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La. Rev. Stat. Ann. § 38:2211(A)(1) gives the definition of a "public entity" as used in public bid legislation: "Public entity" means and includes the State of Louisiana, or any agency, board, commission, department or public corporation of the state, created by the constitution or statute or pursuant thereto, or any political subdivision of the state, including but not limited to, any political subdivision as defined in La. Const. art. VI § 44, or any public officer whether or not an officer of a public corporation or political subdivision.
Plaintiff, North Central Utilities, filed an original petition stating that Walker Community Water System, Inc., alleged to be a "public entity," advertised for bids for the construction of a water distribution system. Plaintiff alleged that it met all the requirements set forth in the advertisement and specifications for the job and was in fact low bidder on the project. Plaintiff further contended that as a result of its compliance with all the regulations and specifications set forth by the defendant, it should have been awarded the project as low bidder and should therefore be entitled to an award for loss of profits and expenses incurred as a result of defendant's failure to award the contract to the plaintiff. In response to these allegations, the defendant filed a peremptory exception of no cause of action. The exception was sustained by the trial court, but reversed by this court. Upon remand, the defendant filed a motion for summary judgment, which was sustained based on the trial court's determination that defendant, Walker Community System, Inc., is not a public entity. Plaintiff has now appealed from this ruling.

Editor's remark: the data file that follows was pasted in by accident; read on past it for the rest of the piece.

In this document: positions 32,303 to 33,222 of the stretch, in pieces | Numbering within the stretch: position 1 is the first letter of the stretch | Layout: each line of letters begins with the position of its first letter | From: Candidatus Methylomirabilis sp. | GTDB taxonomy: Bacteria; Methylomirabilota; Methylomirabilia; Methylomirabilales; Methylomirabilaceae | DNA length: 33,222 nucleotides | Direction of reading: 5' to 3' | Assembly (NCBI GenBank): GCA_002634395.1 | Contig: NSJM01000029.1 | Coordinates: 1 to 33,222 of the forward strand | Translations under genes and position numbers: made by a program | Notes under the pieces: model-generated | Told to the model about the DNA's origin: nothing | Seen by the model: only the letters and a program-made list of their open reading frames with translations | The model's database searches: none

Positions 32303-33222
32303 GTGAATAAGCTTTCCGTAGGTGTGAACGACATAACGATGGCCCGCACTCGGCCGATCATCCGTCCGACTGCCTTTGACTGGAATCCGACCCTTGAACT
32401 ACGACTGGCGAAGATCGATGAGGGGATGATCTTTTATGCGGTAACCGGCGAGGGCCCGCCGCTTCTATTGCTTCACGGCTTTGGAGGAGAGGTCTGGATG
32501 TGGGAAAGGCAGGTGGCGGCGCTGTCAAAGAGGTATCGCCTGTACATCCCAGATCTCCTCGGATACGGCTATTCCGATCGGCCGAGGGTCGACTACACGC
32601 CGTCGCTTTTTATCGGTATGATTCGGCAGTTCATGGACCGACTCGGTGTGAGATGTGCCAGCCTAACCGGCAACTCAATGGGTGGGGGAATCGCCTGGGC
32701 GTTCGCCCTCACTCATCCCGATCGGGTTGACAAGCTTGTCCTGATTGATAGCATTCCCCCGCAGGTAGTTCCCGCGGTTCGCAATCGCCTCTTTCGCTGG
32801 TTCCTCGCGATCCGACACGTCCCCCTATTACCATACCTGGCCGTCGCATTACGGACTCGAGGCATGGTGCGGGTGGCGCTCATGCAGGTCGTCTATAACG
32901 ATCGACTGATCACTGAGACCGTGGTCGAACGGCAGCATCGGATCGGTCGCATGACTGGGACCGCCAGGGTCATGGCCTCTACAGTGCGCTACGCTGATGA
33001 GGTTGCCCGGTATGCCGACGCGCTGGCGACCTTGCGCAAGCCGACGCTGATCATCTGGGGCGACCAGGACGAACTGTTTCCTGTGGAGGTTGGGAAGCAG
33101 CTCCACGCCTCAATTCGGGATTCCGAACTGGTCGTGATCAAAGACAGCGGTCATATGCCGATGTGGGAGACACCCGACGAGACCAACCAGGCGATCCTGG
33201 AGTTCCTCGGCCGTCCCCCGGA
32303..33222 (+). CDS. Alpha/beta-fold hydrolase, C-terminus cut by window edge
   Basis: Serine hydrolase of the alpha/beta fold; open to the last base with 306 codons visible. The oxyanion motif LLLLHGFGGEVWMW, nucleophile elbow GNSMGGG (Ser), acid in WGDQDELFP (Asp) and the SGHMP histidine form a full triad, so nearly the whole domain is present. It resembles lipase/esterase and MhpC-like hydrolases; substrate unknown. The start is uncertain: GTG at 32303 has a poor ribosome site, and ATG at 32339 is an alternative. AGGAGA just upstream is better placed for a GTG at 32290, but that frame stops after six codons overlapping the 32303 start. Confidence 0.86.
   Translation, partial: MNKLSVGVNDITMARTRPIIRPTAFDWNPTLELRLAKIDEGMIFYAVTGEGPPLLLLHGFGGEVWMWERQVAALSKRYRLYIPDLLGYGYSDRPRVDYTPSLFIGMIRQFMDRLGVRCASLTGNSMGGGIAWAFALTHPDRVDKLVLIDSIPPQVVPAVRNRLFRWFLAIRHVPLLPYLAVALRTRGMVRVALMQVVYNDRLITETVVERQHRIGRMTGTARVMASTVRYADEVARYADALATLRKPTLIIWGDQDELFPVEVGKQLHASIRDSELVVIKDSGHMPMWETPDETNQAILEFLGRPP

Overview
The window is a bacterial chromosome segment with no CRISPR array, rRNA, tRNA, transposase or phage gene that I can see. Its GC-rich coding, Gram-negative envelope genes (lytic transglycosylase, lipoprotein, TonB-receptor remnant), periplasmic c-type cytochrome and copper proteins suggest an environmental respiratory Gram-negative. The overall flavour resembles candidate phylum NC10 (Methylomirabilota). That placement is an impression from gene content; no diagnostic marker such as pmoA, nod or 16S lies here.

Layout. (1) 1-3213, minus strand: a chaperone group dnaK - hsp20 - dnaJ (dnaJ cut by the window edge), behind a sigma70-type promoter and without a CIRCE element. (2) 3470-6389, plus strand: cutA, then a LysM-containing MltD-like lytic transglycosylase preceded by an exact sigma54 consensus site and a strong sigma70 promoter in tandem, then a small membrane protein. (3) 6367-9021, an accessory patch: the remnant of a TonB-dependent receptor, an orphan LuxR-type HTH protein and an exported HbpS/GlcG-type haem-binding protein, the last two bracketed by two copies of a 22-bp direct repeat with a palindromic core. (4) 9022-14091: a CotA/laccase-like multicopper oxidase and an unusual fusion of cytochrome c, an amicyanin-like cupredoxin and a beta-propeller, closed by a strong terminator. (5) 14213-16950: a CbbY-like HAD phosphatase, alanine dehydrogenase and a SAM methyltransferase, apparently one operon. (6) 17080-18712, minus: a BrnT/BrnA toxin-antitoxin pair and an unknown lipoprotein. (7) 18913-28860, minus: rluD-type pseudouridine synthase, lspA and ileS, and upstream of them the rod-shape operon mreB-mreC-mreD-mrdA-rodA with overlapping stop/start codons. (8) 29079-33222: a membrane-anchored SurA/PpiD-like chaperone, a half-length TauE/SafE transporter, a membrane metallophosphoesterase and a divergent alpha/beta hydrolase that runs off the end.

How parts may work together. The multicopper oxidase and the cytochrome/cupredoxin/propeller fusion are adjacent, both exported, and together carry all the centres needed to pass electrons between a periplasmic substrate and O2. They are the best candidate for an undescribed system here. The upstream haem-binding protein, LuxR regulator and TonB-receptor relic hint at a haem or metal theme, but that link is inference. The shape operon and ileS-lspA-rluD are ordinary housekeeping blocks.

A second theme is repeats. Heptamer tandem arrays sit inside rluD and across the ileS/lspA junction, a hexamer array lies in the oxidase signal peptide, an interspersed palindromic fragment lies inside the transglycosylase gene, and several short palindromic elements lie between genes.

Was the Walker Community Water System, Inc. a public entity?
The court held that the Walker Community Water System, Inc. was not an entity established by the state constitution, legislative acts, or acts or ordinances of some political subdivision, and was not a "public entity" as defined by La. Rev. Stat. Ann. § 38:2211(A)(1). That it might provide service to the public did not mandate a finding that it was a public body. The court agreed with the trial court that it did not fit within the definition of a public entity and, therefore, was not subject to the public bid laws. The court held that the water system's advertisement for bids was merely an invitation for the utility and others to make an offer, and the utility could not maintain an action that contended it was damaged by relying on the water system's "invitation." Thus, the utility's contentions with respect to detrimental reliance (or equitable estoppel), even if proven, would not entitle the utility to relief thereon. The water system was entitled to summary judgment.